US names Bissau military bosses as drug kingpins


The United States named two of Guinea-Bissau’s top military officers as international drug kingpins, underscoring fears the West African state is being destabilised by the narcotics trade.

Air Force chief of staff Ibraima Papa Camara and former Navy chief of staff Jose Americo Bubo Na Tchuto are the first Bissau officials overtly accused by Washington as involved in the drug trade. The influential Na Tchuto appears to have been central to the ousting of military leadership by an army faction last week.
“The action underscores the harmful role that narcotics-related corruption plays in West Africa, especially in Guinea-Bissau,” Adam Szubin, head of the Treasury Department’s Office of Foreign Assets Control, said in a statement yesterday.

US citizens will be banned from financial or commercial transactions with the two, who will see any .S assets frozen. Szubin said the action “impedes their ability to profit from the narcotics trade and engage in destabilizing activities”.

The Treasury Department said both Na Tchuto and Camara are involved in drug trafficking and are linked to an aircraft suspected of flying a multi-hundred kilogram shipment of cocaine from Venezuela to Guinea-Bissau in July 2008.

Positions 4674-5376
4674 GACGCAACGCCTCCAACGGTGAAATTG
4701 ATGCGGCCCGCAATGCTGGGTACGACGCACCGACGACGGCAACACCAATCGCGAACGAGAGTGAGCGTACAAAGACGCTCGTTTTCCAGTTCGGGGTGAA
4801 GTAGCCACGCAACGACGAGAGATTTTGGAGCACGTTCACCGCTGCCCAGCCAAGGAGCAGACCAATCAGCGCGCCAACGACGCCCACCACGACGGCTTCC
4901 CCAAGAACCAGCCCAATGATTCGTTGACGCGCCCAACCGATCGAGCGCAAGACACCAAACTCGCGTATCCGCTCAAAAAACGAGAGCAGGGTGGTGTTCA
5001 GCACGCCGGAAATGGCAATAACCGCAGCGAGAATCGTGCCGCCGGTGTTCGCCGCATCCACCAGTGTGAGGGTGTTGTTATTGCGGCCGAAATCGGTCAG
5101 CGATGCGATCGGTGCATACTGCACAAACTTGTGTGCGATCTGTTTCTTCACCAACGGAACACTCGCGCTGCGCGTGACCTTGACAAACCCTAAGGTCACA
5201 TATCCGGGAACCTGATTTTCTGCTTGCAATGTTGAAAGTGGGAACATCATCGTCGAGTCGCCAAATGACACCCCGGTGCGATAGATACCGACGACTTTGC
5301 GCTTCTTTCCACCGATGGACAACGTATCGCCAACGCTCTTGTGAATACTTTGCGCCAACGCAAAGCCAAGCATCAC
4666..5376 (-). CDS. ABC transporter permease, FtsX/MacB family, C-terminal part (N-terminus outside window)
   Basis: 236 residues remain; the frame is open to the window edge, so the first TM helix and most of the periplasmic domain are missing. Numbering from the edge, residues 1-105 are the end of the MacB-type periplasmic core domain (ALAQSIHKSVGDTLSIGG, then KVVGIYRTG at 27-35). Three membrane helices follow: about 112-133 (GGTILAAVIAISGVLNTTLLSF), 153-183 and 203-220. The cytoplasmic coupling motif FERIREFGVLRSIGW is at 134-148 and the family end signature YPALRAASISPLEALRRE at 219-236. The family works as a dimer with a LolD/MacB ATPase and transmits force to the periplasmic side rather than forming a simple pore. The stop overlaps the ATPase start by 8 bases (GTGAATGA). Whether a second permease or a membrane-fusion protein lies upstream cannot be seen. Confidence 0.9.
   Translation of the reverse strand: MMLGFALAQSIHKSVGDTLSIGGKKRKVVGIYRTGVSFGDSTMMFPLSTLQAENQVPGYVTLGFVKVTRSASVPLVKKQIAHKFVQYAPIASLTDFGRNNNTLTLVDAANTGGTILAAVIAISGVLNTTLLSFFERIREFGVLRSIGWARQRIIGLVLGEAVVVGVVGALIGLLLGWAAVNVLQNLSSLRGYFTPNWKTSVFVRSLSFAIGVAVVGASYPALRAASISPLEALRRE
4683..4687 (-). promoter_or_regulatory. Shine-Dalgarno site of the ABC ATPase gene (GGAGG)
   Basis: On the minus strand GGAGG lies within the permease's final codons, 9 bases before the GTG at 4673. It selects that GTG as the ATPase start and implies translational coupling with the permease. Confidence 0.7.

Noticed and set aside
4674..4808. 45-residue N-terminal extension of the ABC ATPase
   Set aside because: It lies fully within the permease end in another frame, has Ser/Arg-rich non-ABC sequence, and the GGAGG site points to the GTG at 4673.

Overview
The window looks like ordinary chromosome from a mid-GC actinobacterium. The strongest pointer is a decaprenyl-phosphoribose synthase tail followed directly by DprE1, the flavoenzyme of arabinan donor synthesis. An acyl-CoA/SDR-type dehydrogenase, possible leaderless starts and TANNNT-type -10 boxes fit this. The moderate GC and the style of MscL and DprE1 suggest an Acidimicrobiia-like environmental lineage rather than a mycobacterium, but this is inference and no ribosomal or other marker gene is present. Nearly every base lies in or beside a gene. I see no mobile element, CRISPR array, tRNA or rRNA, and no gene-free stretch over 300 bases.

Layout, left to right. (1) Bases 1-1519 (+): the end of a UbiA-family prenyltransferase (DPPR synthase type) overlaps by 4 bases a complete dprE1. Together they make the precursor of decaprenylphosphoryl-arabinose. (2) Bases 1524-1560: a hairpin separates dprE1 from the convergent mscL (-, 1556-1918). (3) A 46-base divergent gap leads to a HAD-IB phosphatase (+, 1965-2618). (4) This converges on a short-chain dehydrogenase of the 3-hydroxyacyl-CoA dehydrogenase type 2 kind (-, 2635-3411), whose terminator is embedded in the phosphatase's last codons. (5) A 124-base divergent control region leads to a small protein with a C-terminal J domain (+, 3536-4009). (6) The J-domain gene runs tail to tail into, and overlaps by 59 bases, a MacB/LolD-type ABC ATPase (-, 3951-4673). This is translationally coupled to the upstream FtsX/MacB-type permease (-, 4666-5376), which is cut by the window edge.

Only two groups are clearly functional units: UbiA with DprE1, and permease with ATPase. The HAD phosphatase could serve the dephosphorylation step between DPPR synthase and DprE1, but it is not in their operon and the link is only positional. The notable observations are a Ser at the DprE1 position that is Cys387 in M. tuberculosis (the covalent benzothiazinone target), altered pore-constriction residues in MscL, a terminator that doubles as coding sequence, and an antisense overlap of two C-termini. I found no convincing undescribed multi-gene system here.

There was no immediate reaction from authorities in Bissau.

Guinea-Bissau has faced years of instability since independence from Portugal in 1974. A jagged shoreline and high level corruption in Guinea-Bissau have helped Latin American cocaine smugglers ship cocaine through the nation into Europe.

Officials say that the drugs trade, worth hundreds of millions of dollars in one of Africa’s poorest nations, has exacerbated existing political fault lines, and intensified the military’s readiness to intervene in politics.

Last year, the nation’s president and former armed forces chief were killed in twin assassinations.

During the latest round of in-fighting last week, soldiers briefly held Prime Minister Carlos Gomes Junior and ousted armed forces Chief of Staff Admiral Jose Zamora Induta.

That incident was preceded by the re-emergence of Na Tchuto, an ally of new armed forces Chief General Antonio Injai, from refuge in a UN building.

Na Tchuto was accused of plotting a 2008 coup and was due to be handed over to Gomes’ government for trial.

The US Treasury Department said Na Tchuto “was complicit in the activities surrounding the illegal detention” of Gomes.

Donors had hoped that successful elections last year would pave the way for a fresh start but analysts say key reforms of the all-powerful army have blocked meaningful change.

Pic: Guinea Bissau troop